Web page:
Southwestern Historical Quarterly
brothers and sisters nor children. Gradually a life once so full of fun and
froth hardened into a sad existence of solitude and pain. Josephine Clardy
Fox died in I970, immensely wealthy, the generous patron of art and edu-
cation-prominent, but virtually unknown.
Ruby Burns, former social editor of the El Paso Times, has written a
sympathetic yet human biography, one that may well have special meaning
for this age of women's liberation. Josephine Clardy Fox was a product of
her times, lived by the values handed her as a girl, developed little of her
own besides the estate that came from the El Paso subdivisions and shop-
ping center named for her, yet lived long enough to have the limitations of
her upbringing become cruelly evident.
Southern Methodist University RONALD L. DAVIS
My Blood's Country: Studies in Southwestern Literature. By William T.
Pilkington. (Fort Worth: Texas Christian University Press, 1973. PP-
viii+211. Index. $3-50.)
My Blood's Country is a collection of essays on southwestern literature
which Pilkington wrote between 1965 and the present. Most of the book's
eleven essays have appeared in print elsewhere, usually in learned journals,
but at least two-the first and the last-were written especially for this pub-
lication. Pilkington's main focus is upon individual southwestern writers,
with full chapters devoted to Harvey Fergusson, Edwin Corle, Paul Horgan,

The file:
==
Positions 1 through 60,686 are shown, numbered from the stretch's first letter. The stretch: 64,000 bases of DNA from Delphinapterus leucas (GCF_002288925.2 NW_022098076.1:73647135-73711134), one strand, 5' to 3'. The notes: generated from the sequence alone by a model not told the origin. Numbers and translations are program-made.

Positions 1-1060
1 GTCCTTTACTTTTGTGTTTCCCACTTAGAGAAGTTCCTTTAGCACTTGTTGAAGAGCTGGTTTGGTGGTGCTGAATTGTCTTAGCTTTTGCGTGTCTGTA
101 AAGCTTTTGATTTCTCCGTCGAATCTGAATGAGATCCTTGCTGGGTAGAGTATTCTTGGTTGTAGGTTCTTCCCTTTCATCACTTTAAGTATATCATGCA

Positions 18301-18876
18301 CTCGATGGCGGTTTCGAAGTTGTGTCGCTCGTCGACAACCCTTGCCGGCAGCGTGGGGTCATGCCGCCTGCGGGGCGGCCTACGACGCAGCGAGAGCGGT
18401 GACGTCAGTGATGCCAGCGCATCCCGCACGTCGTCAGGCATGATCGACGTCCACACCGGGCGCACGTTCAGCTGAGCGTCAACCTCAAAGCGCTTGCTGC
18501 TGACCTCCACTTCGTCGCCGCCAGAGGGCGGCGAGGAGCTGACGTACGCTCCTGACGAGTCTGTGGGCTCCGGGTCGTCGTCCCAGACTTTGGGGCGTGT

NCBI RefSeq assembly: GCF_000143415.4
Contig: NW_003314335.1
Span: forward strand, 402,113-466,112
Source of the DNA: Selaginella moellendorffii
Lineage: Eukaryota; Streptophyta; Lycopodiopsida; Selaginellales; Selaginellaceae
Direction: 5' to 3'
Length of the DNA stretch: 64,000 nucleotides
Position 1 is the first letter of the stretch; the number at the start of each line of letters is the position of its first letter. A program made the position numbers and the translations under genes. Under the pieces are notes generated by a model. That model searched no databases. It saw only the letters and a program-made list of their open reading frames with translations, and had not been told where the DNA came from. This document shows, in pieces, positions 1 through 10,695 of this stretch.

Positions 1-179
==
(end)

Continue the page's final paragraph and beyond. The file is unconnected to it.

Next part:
Edward Abbey, Frank Waters, and William A. Owens. One chapter is
devoted to Cabeza de Vaca's narrative, one to the comic novel in the South-
west, and one to the essays of Larry McMurtry and Larry King. These,
along with the prefatory and concluding chapters on the region and its
writings, give the reader a good, if somewhat atomistic and incomplete, pic-
ture of the literature of the Southwest.
The chief value of Pilkington's book is that it draws together in one
place some very penetrating studies of a few neglected writers and that it
offers some general comment on the literature of the region. The chief
weakness is that the book follows no basic overall plan. Pilkington tells us
in the preface that he had originally intended to "splice" the essays "into
a continuous whole," but he begs off that task by saying that the subjects
are "diverse and unruly" and that his attitudes toward some of them have
changed over the years. I have read such demurrers before, and I was not
convinced. I still am not. It is a shame that Pilkington did not perform his
"splicing," for he is more capable of writing the definitive study of modern
southwestern literature than anyone who has published widely in the area.
Texas State Historical Association. The Southwestern Historical Quarterly, Volume 78, July 1974 - April, 1975. Austin, Texas. The Portal to Texas History. http://texashistory.unt.edu/ark:/67531/metapth117149/. Accessed May 21, 2013.